Much love to each of you and keep praising His name!
Sir Charles

Tuesday, August 30, 2011

Macaroni and Cheese

As I promised you in my last post, "This is good eating!"; here is the recipe for Daddy's Macaroni and Cheese. His good friend, Mr. Bridgeforth from Blackstone, Virginia, taught him how to make this delicious dish. It's filling enough to be a stand alone meal or you can serve as a side dish. And, it's a huge hit at office functions and other pot-luck events. There's no fuss or thrills with this recipe, and it really is by far the best macaroni and cheese I've ever tasted. I hope you enjoy it and let me know your thoughts.

Preheat oven to 350 degrees.
1 1/2 cups of cooked and drained Mueller's Macaroni (do not rinse)
1 stick of butter or margarine
6 eggs beaten
1 package of Cracker Barrel Extra Sharp Cheese
1 quart of Whole Vitamin D milk (skim, fat-free, soy, low-fat milk does not work quite as well)
Seasoned Salt (optional)

Spray casserole dish with Pam Cooking Spray while macaroni is cooking.
Place one stick of butter or margarine in casserole dish.
Grate 3/4 package of the Cracker Barrel Cheese over the stick of butter or margarine in the casserole dish.
Once macaroni is done - drain - and while hot - pour immediately over the cheese and butter.
Stir hot macaroni, butter and cheese until both are melted with a fork.
Add eggs and continue to stir.
Liberally add salt and pepper.
Add milk until it is almost to the top of the casserole dish (this will keep it from drying out during the cooking process). Stirring gently.
Grate remaining cheese over top of the mixture.
Sprinkle with generously paprika.

Bake at 350 degrees for approximately 1 hour. Top and bottom shelves.

(I usually sprinkle seasoned salt over my macaroni and cheese when I'm ready to eat it. Also, you can simply add some to the above recipe before cooking.)

Sir Charles

Wednesday, August 24, 2011

"This is good eating!"

Daddy was a stable and constant presence in my life. The provider and the protector of the family. Daddy also enjoyed cooking for the family as well. In my honest opinion, his macaroni and cheese was by far his best accomplishment. Daddy cooked Brunswick's Stew every Labor Day weekend; chicken lo mien on very rare occasions and some stuff he ate in the Navy. It was some brown, lumpy stuff poured over toast. I can't begin to imagine what it was. I don't think my Mom, "Miz Lee" or my sister, Belinda, have ever had the privilege of eating the toast concoction. He used to make me eat it when I was a kid on Saturday mornings. "This is good eating!" Daddy would exclaimed as I stared at the brown, lumpy stuff poured over toast.

Now, I would be remiss if I didn't mention Daddy trying his hand at frying fish. Keep in mind from my last post that Mom loves to clean the house. For some strange reason, she would place cleaning products and some cooking products into a different container. For instance, she would put corn meal into a jar with holes in the lid and Ajax Cleanser into a similar jar.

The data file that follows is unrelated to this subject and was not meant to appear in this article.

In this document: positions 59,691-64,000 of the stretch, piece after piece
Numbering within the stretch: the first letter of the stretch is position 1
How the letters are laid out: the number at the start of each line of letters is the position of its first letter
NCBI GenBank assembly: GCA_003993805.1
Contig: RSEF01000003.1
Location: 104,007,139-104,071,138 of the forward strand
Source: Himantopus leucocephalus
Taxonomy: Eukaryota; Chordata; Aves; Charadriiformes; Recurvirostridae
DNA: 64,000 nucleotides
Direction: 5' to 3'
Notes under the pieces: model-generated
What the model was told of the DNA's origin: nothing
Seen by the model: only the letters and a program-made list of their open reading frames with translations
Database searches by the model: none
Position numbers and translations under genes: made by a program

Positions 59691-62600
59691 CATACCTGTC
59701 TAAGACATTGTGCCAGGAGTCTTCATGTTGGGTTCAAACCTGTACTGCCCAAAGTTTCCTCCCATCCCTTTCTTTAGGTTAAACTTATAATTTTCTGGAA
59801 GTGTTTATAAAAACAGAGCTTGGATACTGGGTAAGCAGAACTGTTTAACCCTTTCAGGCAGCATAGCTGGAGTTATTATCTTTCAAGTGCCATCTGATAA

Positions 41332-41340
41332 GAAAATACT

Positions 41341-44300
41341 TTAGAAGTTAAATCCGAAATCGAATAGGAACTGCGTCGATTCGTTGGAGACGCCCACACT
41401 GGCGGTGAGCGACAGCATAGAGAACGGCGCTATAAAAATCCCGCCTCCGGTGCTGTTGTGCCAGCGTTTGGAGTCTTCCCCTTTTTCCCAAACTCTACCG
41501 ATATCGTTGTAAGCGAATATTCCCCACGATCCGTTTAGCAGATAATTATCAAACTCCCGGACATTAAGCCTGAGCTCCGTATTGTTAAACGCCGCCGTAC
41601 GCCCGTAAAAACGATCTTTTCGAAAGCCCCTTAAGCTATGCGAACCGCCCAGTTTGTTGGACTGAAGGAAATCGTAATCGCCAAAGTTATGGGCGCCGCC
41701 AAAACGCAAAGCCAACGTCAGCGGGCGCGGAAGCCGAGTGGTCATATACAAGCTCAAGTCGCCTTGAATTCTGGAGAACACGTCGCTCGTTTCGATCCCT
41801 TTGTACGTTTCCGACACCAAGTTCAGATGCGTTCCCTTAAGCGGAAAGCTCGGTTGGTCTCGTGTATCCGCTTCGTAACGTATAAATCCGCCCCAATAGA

So, one evening during my junior high school years, Daddy decided to fry fish for dinner in an iron skillet. Mom, interested in cleaning the kitchen later (probably from her husband's soon-to-be catastrophe), reached underneath the kitchen sink, retrieved a jar and placed it on the counter top. Daddy was busy retrieving seasonings on the opposite side of the kitchen; oblivious to Mom reaching underneath the kitchen sink. Later, he noticed the jar and placed it with his other well-thought out seasonings.

Looking like a gourmet chef, Daddy seasoned the fish to perfection. However, I had noticed that something was going terribly wrong.

Examining the jar, I stated, "Daddy, I think that's Ajax Cleanser you're putting on the fish."
"No, it isn't. It's corn meal. Momma just took it out of the refrigerator."
", it's Ajax. Mom puts them both in similar jars for some strange reason."
Slightly annoyed, "I said it's corn meal and not cleanser," Daddy countered in his best father's voice.
"Okay," I stated as I returned to my homework in the next room.

Several minutes later, Mom called me into the kitchen to load my plate with fried fish, vegetables and rolls. The fish was a beautiful golden brown. I'm sure it was really clean and fresh, too.

"This is good eating!" Daddy said to me, trying to ease the earlier tension between us.
"I'm sure it is. Can I eat in my bedroom, please?" I asked.
"Yeah. Go ahead," he replied.

After Mom and Dad had said their grace and taken a few bites of the golden brown fish at the kitchen table, I suddenly heard Mom call my name.

"Charles C????!!!!!!!!!"
"Yes?" I answered, returning to the kitchen with my untouched fish.
"Don't eat the fish!"
"I didn't. What's wrong with it?" I asked, knowing the answer.
Trying not to choke on his words, Daddy replied, "I fried the fish in Ajax. I thought it was corn meal. Momma put them both in similar jars. I don't know why she does that."